[ClusterLabs Developers] [RFC] Time to migrate authoritative source forge elsewhere?
pyssling at ludd.ltu.se
Thu Jun 7 07:10:06 EDT 2018
On 2018-06-07 08:58, Kristoffer Grönlund wrote:
> Jan Pokorný <jpokorny at redhat.com> writes:
>> On 07/06/18 08:48 +0200, Kristoffer Grönlund wrote:
>>> Jan Pokorný <jpokorny at redhat.com> writes:
>>>> But with the latest headlines on where that site is likely headed,
>>>> I think it's a great opportunity for us to possibly jump on the
>>>> bandwagon inclined more towards free (as in freedom) software
>>>> Possible options off the top of my head:
>>>> - GitLab, pagure: either their authoritative sites or self-hosted
>>>> - self-hosted cgit/whatever
>>>> It would also allow us to reconsider our workflows, e.g. using
>>>> for patch review queue (current silent force-pushes is a horrible
>>> My general view is that I also feel (and have felt) a bit uneasy
>>> free software projects depending so strongly on a proprietary
>>> service. However, unless self-hosting, I don't see how f.ex. GitLab
>>> much of an improvement
>> Open-core business approach aside as perhaps necessary downside at
>> these scales, the difference is crucial: Community Edition is open
>> source, anyone can host it individually, which is what enabled
>> both Debian and GNOME to consider it's usage (became a reality
>> for the latter: https://gitlab.gnome.org/explore/groups,
>>> (Pagure might be a different story, but does it offer a comparable
>>> user experience?) in that regard, and anything hosted on "public"
>>> cloud is basically the same. ;)
>> Pagure has the benefit you can influence it relatively easily, as
>> I directly attested :-)
> So GitLab has a problem that AFAIK even GitHub didn't have, where
> certain crucial features are only in the enterprise edition - though
> they did announce the special allowance for open source projects the
> other day which I don't know the details of.
> And of course GitLab risks being acquired not by Microsoft but whoever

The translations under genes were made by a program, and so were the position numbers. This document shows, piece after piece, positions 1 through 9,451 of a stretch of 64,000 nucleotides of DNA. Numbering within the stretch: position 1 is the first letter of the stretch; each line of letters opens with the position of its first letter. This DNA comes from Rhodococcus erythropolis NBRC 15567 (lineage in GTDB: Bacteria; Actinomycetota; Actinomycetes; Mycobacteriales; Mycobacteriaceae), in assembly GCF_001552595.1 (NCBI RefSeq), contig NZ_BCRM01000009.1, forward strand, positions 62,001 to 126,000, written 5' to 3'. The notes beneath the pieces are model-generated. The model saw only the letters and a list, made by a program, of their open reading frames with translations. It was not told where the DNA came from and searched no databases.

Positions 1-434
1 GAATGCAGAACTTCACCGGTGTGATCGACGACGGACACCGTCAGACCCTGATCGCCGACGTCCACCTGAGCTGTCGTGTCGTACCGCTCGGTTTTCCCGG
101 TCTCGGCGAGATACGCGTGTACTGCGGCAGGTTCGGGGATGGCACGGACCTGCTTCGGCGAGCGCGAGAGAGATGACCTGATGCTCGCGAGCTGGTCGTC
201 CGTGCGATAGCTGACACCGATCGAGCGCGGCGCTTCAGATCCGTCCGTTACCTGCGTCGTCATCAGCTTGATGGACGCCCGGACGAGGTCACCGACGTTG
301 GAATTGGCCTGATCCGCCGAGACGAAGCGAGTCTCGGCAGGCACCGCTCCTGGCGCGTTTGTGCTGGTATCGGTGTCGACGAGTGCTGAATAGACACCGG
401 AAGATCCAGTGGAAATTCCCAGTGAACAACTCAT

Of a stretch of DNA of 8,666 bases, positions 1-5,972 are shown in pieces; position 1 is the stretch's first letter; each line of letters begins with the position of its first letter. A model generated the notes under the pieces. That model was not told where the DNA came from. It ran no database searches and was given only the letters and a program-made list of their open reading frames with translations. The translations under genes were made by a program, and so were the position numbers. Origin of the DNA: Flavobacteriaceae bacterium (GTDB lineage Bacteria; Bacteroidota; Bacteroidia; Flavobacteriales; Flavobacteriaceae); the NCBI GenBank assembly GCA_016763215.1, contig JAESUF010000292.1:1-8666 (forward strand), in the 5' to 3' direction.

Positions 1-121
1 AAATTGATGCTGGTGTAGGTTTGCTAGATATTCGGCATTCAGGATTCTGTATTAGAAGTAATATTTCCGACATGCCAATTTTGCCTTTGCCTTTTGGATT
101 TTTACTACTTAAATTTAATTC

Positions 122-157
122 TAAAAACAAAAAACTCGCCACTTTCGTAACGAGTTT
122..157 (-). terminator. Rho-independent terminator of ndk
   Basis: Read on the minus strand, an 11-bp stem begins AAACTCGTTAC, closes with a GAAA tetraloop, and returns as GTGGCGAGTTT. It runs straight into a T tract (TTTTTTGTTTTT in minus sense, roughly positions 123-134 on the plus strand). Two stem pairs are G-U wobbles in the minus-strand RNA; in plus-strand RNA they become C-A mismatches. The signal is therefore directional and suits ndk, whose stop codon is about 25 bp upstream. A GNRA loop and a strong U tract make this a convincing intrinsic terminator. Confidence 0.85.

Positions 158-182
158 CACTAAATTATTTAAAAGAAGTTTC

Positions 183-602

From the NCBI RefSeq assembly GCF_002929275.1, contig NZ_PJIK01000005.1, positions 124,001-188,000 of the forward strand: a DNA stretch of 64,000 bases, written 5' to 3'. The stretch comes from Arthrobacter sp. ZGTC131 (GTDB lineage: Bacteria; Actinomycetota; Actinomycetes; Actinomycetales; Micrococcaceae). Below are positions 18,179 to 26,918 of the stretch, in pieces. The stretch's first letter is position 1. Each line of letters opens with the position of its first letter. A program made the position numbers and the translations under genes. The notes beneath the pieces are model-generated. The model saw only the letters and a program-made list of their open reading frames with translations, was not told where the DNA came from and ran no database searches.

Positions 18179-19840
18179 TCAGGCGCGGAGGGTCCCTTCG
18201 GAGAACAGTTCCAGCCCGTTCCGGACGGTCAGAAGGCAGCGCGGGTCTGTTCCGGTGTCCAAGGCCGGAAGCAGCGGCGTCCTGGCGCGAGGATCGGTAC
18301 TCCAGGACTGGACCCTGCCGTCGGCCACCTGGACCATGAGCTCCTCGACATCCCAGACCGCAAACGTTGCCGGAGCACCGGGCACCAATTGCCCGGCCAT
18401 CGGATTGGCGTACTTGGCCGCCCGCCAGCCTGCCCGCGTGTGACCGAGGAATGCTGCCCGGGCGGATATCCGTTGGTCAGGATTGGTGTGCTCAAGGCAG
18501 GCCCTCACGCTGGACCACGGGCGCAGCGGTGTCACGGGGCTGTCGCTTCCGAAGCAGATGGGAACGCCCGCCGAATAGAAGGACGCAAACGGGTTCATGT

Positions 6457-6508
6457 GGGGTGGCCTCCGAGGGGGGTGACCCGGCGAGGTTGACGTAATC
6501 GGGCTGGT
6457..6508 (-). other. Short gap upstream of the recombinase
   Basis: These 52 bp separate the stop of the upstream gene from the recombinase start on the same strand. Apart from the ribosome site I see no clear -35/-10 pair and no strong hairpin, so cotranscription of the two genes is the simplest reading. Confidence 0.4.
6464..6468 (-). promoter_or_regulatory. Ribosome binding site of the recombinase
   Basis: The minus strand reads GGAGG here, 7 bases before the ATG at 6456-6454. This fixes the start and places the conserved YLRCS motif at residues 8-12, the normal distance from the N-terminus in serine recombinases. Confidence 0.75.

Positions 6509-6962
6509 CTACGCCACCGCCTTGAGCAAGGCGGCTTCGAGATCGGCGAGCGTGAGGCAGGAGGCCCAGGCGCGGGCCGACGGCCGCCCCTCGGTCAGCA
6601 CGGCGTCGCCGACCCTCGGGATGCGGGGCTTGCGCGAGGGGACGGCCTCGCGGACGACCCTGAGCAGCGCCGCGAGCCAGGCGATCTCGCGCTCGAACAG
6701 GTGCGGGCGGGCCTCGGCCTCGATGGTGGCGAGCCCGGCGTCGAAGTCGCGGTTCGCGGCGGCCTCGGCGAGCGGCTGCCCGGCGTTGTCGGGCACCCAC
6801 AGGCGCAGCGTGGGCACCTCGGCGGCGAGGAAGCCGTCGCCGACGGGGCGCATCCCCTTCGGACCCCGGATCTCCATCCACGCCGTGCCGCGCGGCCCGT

> else, so again, not sure how much it improves. Unless self-hosting that
> Pagure has the benefit of being written in Python which I'm comfortable
> with so yeah, maybe we can fix any problems with it ;)
>>> crmsh used to be hosted at GNU Savannah, which is Free with a capital
>>> but the admin experience, user experience and general discoverability
>>> the world at large all left something to be desired.
>>> In regard to workflows, if everyone agrees, we should be able to
>>> that without moving. For example, if all changes went through pull
>>> requests, there is a "required reviews" feature in github. I don't
>>> if that is something everyone want, though.
>> AFAIK this doesn't address the qualitative complaint I have. It makes
>> for a very poor experience when there's no readily available way to
>> observe evolution of particular patchsets, only to waste time of the
>> reviewer or contribute to oversights ("I'll skip this part I am sure
>> I reviewed already, if there was a generational diff, I'd have a look,
>> but the review is quite a pain already, I'll move on").
>> No, setting up a bot to gradually capture work in progress is not
>> a solution. And pull-request-per-patchset-iteration sounds crazy
>> considering this count sometimes goes pretty high.
> I'll confess that I have no experience with Gerrit or the Github
> required reviews, and I don't really know how they differ. :)
Adding some info as these are things I know something about.
Gitlab & Github are very similar, but I much prefer Gitlab after having
For open-source projects Gitlab gives you all features, including things
like "approvers" for merge-requests. They have a nice permission model
which allows only some users to approve merge requests and to set a
minimum number of approvers.
The fundamental unit of review in Gitlab is the merge-request,
requesting that a branch be merged into another. This works very well in
practice. You can configure a regex for branch names and only allow
users to push to branches with a prefix like "contributions/", making
all other branches "protected", i.e. prevent direct pushes.
The code-review is good, but could be better. Every time you update the
branch (either amending a commit or pushing a new commit) this creates a
new "version" of the merge-request that you can diff against previous
versions. The bad thing here is that comments are not always carried
over as they should be. There is also no way of marking a file as
reviewed, so large reviews can be cumbersome. The good news is that this
stuff is improving slowly.
Gerrit is a much more powerful tool for code-review. The workflow is
less intuitive however and has a far higher learning curve. It requires
specific hooks to be installed to work well and works by a "patch-set"
concept. You push your changes to a "for" branch, i.e. "for-master" and
they then end up on an unnamed branch on the server in a review. From
there they can be pulled and tested.
The code-review is top-notch, with comments attached to a version of the
patch-set and intra-version diffs being quick and elegant.
The negative sides of Gerrit typically outweigh the positive for most
organizations I'm afraid:
- No central hosting like gitlab.com.
- High threshold for new contributors (unusual workflow, hooks needed. )
- No bugs/issues etc. But good jira integration.
I haven't tried pagure. There is also gitea which looks promising. And
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